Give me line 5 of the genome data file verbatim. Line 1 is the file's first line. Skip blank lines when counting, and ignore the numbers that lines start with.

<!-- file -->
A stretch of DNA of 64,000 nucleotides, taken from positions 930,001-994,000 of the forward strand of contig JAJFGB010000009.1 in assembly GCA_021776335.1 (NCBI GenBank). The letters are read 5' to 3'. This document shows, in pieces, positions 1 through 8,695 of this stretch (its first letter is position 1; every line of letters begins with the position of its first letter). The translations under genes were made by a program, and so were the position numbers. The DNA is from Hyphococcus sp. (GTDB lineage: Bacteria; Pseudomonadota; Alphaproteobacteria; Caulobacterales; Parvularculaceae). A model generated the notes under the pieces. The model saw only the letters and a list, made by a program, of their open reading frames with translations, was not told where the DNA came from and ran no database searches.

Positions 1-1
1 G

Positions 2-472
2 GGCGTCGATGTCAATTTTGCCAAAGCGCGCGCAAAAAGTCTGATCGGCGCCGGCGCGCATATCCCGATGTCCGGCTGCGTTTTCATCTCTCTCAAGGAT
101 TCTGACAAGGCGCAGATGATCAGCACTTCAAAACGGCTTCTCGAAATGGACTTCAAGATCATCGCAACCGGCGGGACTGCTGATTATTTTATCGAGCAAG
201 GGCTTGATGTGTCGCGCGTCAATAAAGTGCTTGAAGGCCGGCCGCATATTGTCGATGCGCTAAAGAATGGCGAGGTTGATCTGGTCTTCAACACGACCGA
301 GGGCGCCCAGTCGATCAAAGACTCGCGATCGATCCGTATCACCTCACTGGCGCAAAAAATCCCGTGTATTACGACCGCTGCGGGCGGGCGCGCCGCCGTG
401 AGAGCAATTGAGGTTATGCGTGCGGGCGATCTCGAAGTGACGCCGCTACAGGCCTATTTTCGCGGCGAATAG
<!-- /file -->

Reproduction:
2 GGCGTCGATGTCAATTTTGCCAAAGCGCGCGCAAAAAGTCTGATCGGCGCCGGCGCGCATATCCCGATGTCCGGCTGCGTTTTCATCTCTCTCAAGGAT